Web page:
5 Things to Know About Gen-Z: The ‘Kids’ Taking Over Your Sales Team

February 20, 2019

Shawn Parrotte

Chances are, you already have a member of Gen-Z on your sales team and at least a few of your SDRs are likely “post Millennial.”

The oldest members of Gen-Z are already 22 and were born between 1995 and 2010. In 2019 they will be 24. And by 2021, they will make up ⅓ of the workplace.

But what unique strengths, opportunities, and challenges will this new generation of sellers bring to the table?

Here are the top five ways Gen-Z sales reps will approach work differently:

1. They Demand Hyper Efficiency #

There’s no denying that Gen-Z is even less focused, more easily distracted, and better multitaskers than Millennials given that they were practically born with tech in hand.

Just watch them on their IPhones playing Fortnite or multi-tasking between Slack and e-mail without second thought. Or run into them in the bathroom where they’ll still have wireless headphones stuck in their ears.

This generation won’t put up with boring or long-winded lectures and outdated tools that slow them down. Having grown up in a world where most things have always been available on-demand, Gen-Z has a new definition of time and patience.

To keep them engaged, ensure team meetings and trainings are concise, interactive, and that they take advantage of new content formats, such as videos, memes, quotes, and audio snippets.

Tap into their ability to work as self-starters by assigning them things they can do on their own, such as readings or listening to playlists of calls.

2. They Use Tech Differently #

While Millennials still tend to use desktops, laptops, and watch TV, Gen-Z has thrown a lot of that out the window completely.

Their world is dominated by their mobile phone, followed by laptops, YouTube (which is effectively its own media channel replacing TV in many regards), and other social media.

Fast-paced communication Platforms like Slack will replace email, more collaborative Platforms like Google Drive will replace Microsoft Word, and Gen-Z will certainly listen to Podcasts while working.

88% care about cutting-edge tech in the workplace and 89% believe “robots and humans will work together in an integrated team.”

That means this generation will provide ample opportunity to re-think everything from your sales tech-stack to the channels you use to train and interact with clients.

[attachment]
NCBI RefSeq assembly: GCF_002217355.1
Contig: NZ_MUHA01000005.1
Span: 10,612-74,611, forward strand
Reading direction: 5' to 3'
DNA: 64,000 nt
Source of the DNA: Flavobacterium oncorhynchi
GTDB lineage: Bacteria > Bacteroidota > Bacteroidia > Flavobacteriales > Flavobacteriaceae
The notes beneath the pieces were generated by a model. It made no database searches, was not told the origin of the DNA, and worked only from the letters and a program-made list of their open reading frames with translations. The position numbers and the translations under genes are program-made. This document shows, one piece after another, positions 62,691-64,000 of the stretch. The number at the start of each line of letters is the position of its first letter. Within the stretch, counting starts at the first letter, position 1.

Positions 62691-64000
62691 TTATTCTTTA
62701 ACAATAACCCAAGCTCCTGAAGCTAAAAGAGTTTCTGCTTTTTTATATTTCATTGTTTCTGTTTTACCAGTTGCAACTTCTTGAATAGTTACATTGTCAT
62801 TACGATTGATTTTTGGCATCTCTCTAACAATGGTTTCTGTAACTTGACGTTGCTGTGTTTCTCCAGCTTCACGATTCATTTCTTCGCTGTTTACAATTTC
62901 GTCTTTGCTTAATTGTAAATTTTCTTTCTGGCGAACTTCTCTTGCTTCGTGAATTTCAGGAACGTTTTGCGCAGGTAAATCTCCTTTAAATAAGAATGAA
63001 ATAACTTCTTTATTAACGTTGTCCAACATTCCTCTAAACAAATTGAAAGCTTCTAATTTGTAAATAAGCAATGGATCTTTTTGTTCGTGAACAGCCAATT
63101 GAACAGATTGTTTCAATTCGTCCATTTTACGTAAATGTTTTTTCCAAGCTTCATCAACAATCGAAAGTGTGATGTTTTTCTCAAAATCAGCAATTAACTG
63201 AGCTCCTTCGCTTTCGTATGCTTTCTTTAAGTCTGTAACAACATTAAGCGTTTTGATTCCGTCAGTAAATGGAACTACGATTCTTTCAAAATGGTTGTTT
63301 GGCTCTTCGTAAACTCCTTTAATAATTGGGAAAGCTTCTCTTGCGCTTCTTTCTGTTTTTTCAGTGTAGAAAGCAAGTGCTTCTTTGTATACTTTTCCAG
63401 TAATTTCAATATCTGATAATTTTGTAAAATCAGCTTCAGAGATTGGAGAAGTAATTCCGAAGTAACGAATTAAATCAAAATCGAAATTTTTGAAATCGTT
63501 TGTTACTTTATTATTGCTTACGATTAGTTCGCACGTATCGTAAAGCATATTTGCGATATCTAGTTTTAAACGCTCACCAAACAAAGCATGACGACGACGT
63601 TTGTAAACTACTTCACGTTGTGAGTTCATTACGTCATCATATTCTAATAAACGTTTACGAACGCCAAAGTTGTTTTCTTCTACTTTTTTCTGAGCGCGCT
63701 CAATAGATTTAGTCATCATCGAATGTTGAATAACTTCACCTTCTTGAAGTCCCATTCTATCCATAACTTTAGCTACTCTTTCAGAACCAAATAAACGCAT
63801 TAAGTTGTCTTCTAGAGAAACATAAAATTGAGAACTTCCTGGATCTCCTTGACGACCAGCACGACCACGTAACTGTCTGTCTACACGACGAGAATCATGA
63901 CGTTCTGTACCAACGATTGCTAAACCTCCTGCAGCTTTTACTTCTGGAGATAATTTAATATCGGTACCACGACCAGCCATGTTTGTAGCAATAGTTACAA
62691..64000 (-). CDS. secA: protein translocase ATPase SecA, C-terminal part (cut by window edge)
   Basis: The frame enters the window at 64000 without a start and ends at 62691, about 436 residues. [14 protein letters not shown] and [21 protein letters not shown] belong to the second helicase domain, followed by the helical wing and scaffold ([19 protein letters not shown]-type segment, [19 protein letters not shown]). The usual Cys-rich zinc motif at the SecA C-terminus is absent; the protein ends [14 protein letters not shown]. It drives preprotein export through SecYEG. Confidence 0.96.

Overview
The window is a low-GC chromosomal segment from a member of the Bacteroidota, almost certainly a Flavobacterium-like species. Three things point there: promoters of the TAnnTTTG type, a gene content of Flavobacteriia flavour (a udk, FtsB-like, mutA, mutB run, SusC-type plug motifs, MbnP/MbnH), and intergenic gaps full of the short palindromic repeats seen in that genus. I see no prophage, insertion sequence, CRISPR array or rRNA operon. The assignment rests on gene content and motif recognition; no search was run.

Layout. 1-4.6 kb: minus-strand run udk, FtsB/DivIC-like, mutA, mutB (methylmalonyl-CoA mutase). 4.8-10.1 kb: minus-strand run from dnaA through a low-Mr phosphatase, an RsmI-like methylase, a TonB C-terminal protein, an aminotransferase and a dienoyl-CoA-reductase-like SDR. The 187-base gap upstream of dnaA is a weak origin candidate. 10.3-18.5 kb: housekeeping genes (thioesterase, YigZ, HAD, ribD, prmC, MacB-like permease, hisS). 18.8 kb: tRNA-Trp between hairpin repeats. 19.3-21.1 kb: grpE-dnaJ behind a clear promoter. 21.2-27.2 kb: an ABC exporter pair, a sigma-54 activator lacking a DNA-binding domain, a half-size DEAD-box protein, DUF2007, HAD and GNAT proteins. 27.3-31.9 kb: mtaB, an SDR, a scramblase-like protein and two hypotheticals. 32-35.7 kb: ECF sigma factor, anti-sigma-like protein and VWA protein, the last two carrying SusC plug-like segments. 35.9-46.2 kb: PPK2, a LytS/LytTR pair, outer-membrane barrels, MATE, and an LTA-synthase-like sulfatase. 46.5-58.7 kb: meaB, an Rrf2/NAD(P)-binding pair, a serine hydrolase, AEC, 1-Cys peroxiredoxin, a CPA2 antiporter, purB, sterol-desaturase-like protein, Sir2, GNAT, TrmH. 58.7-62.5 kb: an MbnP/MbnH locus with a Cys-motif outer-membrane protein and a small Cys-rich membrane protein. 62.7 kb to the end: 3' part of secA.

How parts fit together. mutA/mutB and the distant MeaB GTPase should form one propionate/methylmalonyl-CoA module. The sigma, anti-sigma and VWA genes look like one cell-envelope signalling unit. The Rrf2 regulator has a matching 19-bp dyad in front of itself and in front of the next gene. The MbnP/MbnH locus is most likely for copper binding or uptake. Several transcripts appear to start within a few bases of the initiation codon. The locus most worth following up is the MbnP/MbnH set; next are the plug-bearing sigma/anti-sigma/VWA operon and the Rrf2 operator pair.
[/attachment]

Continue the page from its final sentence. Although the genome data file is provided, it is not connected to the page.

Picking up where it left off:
However, it will continue to create deeper digital divides between your youngest and oldest sellers, which may pose a challenge for some teams.

Slack, which can be dizzying for some, will be second nature to Gen Z.

3. They Consider Themselves “Entrepreneurs” Before Sellers #

Gen-Z is considered a highly entrepreneurial generation that grew up witnessing the rise of the “side hustle” and most of its major artists skyrocket to fame on social media.

76% of them see themselves as “owners of their own careers” and 46% plan to have their own business (compared to 32% across all working generations).

Gen-Z will want even more freedom and autonomy to express their ideas. They’ll expect to contribute beyond their job description and will envision a role on your team not as a path to a career in sales, but to entrepreneurship in general.

Just like Millennials demand rapid career progression and are quick to get discouraged if they don’t move up or over into new roles, Gen-Z will be even less content with a lack of momentum and new learning experiences.

Consider opportunities to expose them to “why” you’re making decisions and the thinking behind your business.

4. They're Pragmatic and Less Optimistic Than Millennials #

Though they certainly have a lot going for them, there’s no hiding the fact that Gen-Z is considered the most anxious generation. Who can blame them given how connected they’ve been their entire lives, including to constantly jarring 24-7 news?

Their parents (Gen X) were also significantly stunted by the Recession.

This has led to a pretty notable stat: while 71% of Millennials believe they will achieve a higher standard of living than their parents, just 56% of Gen-Z feels the same.

Whereas Millennials were perhaps known for being over confident, Gen-Z will be much less likely to act like “know it alls.”

In fact, some may be a little timid about taking the reins and many will need more consistent communication and feedback from you to confirm they’re headed in the right direction.

5. They're Much More Diverse #

Gen-Z has grown up around diversity and 48% are non-white. Because they’ve lived and breathed diversity, Gen-Z is much more likely to expect their company and leaders to promote transparent dialogue, create identity, and build a sense of community among diverse teams.

When asked if they have “one or more close friends that are a different race than me” here’s how each demographic group answered:

  • 81% Gen Z
  • 69% Millennials
  • 67% Gen X

59% of Gen-Z also have friends of a different sexual orientation than themselves.

The days of homogenous sales teams are definitely dead with this generation.

Along with diversity, Gen-Z also expects a higher degree of transparency and authenticity at work, as they do with most things since much of their life has been broadcasted on social media.

This generation will expect diversity at every level - within the sales organization, at your company, and on your board.

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